Posted by Dale Buss on July 20, 2012 11:49 AM
There's nothing new about crowdsourcing product varieties anymore, but Frito-Lay is bringing an interesting twist to a promotion that it launched today: offering the winner of a new-flavor contest the option of a prize based on sales of the new potato-chip flavor that he or she inspires.
In its "Do Us a Flavor" campaign headlined by actress and restauranteur Eva Longoria and Food Network Iron Chef Michael Symon, the PepsiCo unit invites fans to submit their potato-chip flavor ideas via a Facebook app for a chance to win $1 million in grand-prize money — or one percent of their flavor's 2013 net sales, whichever is higher.
"We [already] have a lot of flavors that would make the one-percent option a bigger payout than the $1 million," Ram Krishnan, Frito-Lay's vice president of marketing, told brandchannel. "We're opening it up so that consumers can have a winning proposition."Continue reading...
in it to win it
Posted by Mark J. Miller on July 19, 2012 02:13 PM
Hey kids — eating cereal can earn you valuable prizes! Yes, you’ve got your airline loyalty cards and your hotel loyalty cards. You’ve got your “Buy 10 and Get One Free” cards at the shoe store, liquor store, and every other store. You’ve got your cash-back loyalty programs. And now you’ve got your cereal loyalty program.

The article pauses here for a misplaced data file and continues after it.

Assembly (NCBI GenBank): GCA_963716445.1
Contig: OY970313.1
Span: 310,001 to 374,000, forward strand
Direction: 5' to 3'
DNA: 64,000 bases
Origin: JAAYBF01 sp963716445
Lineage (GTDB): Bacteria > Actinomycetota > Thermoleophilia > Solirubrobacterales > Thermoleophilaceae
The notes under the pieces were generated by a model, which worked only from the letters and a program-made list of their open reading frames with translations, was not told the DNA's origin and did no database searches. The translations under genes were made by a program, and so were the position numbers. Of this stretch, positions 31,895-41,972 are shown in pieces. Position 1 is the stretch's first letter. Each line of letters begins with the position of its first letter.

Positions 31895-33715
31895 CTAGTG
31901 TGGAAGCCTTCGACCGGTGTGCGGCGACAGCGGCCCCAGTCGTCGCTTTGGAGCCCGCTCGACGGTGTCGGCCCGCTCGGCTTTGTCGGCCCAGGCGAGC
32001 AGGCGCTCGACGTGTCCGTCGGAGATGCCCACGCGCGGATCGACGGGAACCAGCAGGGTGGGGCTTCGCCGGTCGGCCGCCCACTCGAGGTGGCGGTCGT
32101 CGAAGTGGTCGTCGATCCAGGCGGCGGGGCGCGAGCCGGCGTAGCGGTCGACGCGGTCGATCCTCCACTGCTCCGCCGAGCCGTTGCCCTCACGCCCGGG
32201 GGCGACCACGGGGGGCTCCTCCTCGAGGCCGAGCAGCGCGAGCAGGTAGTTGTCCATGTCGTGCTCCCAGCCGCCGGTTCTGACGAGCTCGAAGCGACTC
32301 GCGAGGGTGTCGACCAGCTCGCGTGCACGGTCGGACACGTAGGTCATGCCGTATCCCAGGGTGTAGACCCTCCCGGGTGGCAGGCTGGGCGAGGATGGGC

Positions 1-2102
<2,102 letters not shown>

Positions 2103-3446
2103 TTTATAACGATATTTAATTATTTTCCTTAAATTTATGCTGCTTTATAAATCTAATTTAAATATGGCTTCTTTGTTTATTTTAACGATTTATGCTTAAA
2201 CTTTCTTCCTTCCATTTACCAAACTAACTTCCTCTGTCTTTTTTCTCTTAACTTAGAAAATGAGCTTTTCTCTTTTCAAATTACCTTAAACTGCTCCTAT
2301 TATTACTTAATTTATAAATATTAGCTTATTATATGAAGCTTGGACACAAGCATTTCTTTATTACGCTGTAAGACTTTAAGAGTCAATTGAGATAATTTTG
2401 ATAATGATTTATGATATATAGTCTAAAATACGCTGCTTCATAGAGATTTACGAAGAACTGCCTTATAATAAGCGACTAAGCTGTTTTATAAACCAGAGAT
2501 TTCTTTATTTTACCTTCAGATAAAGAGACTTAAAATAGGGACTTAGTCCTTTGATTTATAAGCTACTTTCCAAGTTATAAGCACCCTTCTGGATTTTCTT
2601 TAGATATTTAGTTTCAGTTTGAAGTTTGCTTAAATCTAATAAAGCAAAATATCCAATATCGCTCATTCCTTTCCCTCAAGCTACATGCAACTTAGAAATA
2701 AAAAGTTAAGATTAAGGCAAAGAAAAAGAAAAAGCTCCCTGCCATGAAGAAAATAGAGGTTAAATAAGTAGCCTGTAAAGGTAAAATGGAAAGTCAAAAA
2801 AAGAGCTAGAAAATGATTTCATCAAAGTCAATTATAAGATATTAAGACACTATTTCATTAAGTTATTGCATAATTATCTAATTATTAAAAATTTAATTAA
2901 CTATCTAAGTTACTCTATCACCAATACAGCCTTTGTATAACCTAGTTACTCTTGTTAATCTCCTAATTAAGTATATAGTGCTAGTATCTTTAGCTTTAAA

In the vein of MyCokeRewards.com, Kellogg this week kicks off its own loyalty program. The idea is for consumers to visit KelloggsFamilyRewards.com and enter codes on each Kellogg product that they purchase. They then become eligible for rewards as well as the opportunity each day to win $200 of groceries.Continue reading...
Posted by Barry Silverstein on July 18, 2012 05:11 PM
Private label products, also known as store brands, have never enjoyed so much popularity. Years ago, generic products were seen as inferior and dull, but today, economic conditions and a distinct improvement in product quality have given private labels a new desirability.
In the U.S., store brands are thriving. A recent study of 500 U.S. consumers conducted by the management consulting company Accenture shows that 64 percent of shoppers' grocery carts were at least half full of store brands — and 39 percent said they've bought more store brands in recent years.
That trend is not limited to the United States. A new report from IBISWorld, Australia's largest provider of industry-based research, notes that private labels will account for over 30 percent of supermarket sales in Australia by 2017-18.Continue reading...
Posted by Sheila Shayon on July 17, 2012 03:17 PM
Breaking: consumers are not the most reliable source of what grabs their attention and influences their shopping choices. So marketers are using sophisticated eye-tracking technology to measure shopper response to different products and design.
That's why P&G, Kimberly-Clark, Johnson & Johnson and Unilever are just a few of the CPG giants using three-dimensional computer simulations of both designs and store layouts with the eye-tracking technology to deduce how to improve sales.
“Eye-tracking gives you the only valid way of measuring shelf visibility, because it’s fully a behavioral measure," Scott Young, president of Perception Research Services, told Packaging World. "If you ask consumers attitudinally what they saw on shelf, you’re not going to get accurate information, because recall is biased by brand familiarity. If a shopper sees a soda shelf, she will ‘remember’ seeing Coke and Pepsi, even if they weren’t actually on the shelf.”Continue reading...